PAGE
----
Insights, tips, and restaurant reports from CHOW editors and Chowhound.
Cook’s Illustrated magazine’s Christopher Kimball tells The Washington Post that the gourmet movement is just a thing of the past.
The bespectacled and (always) bow-tied icon of unpretentious cooking says that if you can’t find traditional ingredients at your local supermarket to make, let’s say, an “authentic enchilada,” then you might as well make an Americanized version:
Because if that means you can’t make them at home, what’s the point? I mean, I’m not Alice Waters. I’m not telling people to grow arugula behind the schoolyard. I’m perfectly happy teaching people how to make a well-done hamburger or mashed potatoes. I think the gourmet cooking thing is over. That happened in the ‘70s.
And, speaking of recipes, Kimball says you’d better follow his directions:
Make the damn recipe my way. [He laughs.] I had someone write in a long time ago and say, ‘Lidia [Bastianich] cooks with her heart.’ And I wrote back and said, ‘Well, yeah, that’s the wrong organ. You should use your brain.’ Until you know that recipe inside out and you really get it and you can make it without looking at the recipe, don’t play with it. It’s sort of like saying: ‘I’m going to play a Bach sonata. But I’m going to change the key.’ No. You play it the way he wrote it.
Among the several pierogi options at Little Poland is one dubbed Very Special Pierogi. Pan says it deserves the accolade. They’re filled with potato, cheese, and a touch of sauerkraut, and topped with creamy sauce with scallion tips. A full order is eight for $6.50, a half order four for $4.50. This is rich, heavy chow, so half might fill the bill.
This modest East Village diner (whose menu immodestly boasts, “The Food We Serve Is as Good as Music of Chopin”) also dishes up goulash, blintzes, schnitzel, sausages, soups (bean, borscht, potato-lamb, etc.), bigos (meat-sauerkraut stew), and other sturdy fare, gently priced.
Little Poland Restaurant [East Village]
200 2nd Ave., between E. 12th and 13th Sts., Manhattan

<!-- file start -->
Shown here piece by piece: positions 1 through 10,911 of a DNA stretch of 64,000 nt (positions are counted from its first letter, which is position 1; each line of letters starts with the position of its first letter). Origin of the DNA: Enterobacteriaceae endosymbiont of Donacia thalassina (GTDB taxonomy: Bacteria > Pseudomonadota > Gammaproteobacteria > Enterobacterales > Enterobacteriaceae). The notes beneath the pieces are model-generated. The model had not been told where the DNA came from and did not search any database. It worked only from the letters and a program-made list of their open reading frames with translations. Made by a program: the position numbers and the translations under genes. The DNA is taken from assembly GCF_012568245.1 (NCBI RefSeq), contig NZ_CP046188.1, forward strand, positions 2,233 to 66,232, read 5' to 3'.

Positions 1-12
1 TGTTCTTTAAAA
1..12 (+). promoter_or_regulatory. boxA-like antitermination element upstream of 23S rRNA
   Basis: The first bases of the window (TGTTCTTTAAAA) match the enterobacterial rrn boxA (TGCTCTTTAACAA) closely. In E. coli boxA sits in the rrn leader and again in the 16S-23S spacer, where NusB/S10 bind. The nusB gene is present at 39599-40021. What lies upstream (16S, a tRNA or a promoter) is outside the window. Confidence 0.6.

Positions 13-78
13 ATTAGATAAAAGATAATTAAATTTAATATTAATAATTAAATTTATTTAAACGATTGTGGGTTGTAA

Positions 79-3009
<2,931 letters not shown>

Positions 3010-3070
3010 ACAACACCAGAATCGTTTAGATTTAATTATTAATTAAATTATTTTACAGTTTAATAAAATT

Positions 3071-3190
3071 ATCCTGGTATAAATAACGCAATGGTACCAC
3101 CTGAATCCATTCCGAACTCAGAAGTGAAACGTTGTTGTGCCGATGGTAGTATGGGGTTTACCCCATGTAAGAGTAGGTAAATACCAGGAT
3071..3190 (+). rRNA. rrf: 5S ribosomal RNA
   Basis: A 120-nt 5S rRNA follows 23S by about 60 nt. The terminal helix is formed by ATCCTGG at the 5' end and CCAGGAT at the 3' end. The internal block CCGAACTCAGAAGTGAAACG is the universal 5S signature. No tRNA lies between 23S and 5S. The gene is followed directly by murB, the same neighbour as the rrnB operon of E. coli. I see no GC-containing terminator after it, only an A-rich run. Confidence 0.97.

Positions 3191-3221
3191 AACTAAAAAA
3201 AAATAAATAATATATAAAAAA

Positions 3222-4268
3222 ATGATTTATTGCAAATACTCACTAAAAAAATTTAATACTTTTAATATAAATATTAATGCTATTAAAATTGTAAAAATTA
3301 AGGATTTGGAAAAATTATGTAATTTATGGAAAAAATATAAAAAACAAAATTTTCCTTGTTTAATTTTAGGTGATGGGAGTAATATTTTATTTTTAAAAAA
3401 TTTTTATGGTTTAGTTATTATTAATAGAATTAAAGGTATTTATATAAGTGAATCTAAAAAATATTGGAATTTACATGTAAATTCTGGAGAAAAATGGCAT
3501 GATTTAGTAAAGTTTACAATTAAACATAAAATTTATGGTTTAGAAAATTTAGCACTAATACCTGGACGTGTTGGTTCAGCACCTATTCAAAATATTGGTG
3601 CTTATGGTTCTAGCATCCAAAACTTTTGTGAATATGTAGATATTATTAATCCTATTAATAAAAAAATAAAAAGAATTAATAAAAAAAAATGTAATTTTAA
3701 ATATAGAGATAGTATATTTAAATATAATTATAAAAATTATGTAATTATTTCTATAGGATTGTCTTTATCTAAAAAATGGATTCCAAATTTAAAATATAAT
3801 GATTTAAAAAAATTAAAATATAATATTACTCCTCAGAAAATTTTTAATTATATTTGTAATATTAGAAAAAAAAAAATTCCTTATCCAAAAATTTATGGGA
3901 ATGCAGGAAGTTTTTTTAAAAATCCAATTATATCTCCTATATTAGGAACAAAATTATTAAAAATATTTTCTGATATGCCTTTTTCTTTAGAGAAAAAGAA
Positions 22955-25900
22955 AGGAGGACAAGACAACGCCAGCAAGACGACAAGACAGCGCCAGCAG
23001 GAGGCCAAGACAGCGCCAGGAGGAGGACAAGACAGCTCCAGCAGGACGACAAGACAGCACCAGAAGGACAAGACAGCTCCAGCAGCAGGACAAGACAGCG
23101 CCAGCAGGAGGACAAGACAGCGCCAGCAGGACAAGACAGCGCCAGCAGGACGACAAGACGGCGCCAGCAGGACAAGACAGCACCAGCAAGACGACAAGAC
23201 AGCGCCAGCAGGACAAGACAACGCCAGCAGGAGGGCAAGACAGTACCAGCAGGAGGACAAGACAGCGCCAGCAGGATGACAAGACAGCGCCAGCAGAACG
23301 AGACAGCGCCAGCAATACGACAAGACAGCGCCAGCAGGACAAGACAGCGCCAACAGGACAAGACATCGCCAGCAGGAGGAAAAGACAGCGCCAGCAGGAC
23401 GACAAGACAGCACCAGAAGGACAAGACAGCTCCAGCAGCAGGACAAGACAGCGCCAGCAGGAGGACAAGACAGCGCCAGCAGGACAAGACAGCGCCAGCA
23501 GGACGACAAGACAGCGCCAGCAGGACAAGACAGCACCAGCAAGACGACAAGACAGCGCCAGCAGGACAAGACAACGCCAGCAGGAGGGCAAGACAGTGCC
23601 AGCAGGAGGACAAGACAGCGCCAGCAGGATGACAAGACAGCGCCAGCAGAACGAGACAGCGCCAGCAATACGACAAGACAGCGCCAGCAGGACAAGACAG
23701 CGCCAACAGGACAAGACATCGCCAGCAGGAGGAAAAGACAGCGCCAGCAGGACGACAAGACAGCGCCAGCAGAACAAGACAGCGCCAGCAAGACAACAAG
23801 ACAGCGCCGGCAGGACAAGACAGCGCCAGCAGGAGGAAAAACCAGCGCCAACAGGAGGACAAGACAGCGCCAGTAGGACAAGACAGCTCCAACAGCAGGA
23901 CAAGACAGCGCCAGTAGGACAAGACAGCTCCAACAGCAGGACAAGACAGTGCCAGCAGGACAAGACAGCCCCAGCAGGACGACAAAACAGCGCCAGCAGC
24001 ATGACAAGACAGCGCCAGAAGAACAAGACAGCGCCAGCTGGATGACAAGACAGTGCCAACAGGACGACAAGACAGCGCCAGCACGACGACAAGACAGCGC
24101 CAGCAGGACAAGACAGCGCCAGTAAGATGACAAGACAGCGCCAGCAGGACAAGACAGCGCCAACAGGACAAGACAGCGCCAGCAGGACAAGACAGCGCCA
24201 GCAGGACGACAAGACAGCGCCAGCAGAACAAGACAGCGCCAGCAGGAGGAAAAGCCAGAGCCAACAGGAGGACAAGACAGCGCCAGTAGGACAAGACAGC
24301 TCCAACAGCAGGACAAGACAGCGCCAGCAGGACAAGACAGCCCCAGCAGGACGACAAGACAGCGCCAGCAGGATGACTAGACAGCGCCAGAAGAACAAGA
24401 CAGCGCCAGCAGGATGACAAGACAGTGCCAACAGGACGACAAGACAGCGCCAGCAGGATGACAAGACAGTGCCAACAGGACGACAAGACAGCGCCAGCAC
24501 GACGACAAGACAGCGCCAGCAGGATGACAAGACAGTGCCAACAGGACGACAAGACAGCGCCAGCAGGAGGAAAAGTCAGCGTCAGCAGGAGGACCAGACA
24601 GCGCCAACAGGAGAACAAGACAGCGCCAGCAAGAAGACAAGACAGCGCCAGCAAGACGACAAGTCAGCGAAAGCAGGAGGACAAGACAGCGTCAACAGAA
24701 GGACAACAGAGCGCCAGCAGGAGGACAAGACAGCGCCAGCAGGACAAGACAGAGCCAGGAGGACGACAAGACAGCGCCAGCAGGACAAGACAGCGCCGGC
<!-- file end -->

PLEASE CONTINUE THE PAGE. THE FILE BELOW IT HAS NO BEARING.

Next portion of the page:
Best Pierogie (sp?)–Polish Dumpling–NYC
Peruvian expats around Elizabeth, NJ, are flocking to El Iman, where the beef fried rice kills, says Peter Cuce. He suggests ordering extra green hot sauce on the side. This homey place, run by a Japanese Peruvian family, also has terrific pollo a la brasa (rotisserie chicken), bistec encebollano (steak with onion and tomato), and mariscos picante (seafood in spicy sauce). Past reports praise ceviches, jalea (fried seafood), and yuca with cheese sauce. Noodles and pork dishes are skippable.
El Iman Restaurant [Union County]
945 Elizabeth Ave., near Reid St., Elizabeth, NJ
Peruvian Food–chupe and pollo a la brasa
poulet roti thinks the tacos at Del Sol Market in Gilroy are stunningly good–similar to what you’d get at a taco truck, if it was the best taco truck EVER. They cost $1 and come with a generous handful of meat, topped with cilantro and onions. Del Sol has four fresh salsas, too. Lengua, carnitas, al pastor–they’re all the best ever, here. If you find yourself in Gilroy, give it a try.
Del Sol Market [Santa Clara County]
435 1st St., Gilroy
In praise of tacos at Del Sol Market–Gilroy
The calamari fritti at LoCoco’s is about the best Melanie Wong has ever had. They’re battered very lightly, so the chunks don’t cling together in the fryer–each piece remains separate. The frying is commendable; the squid turns out very tender in texture, with open rings, and nicely crispy tentacles. LoCoco’s uses excellent quality oil to fry the calamari, which gives everything a buttery note of olive oil. The salting is spot on, too.
The cocktail sauce has a good slug of horseradish in it, but these squid are so vibrant and delicious, you probably want to eat them alone or with just a bit of lemon juice. $9.95 gets you a huge portion, enough for an appetizer for two or three people.
LoCoco’s Cucina Rustica [Sonoma County]
117 Fourth Street, Santa Rosa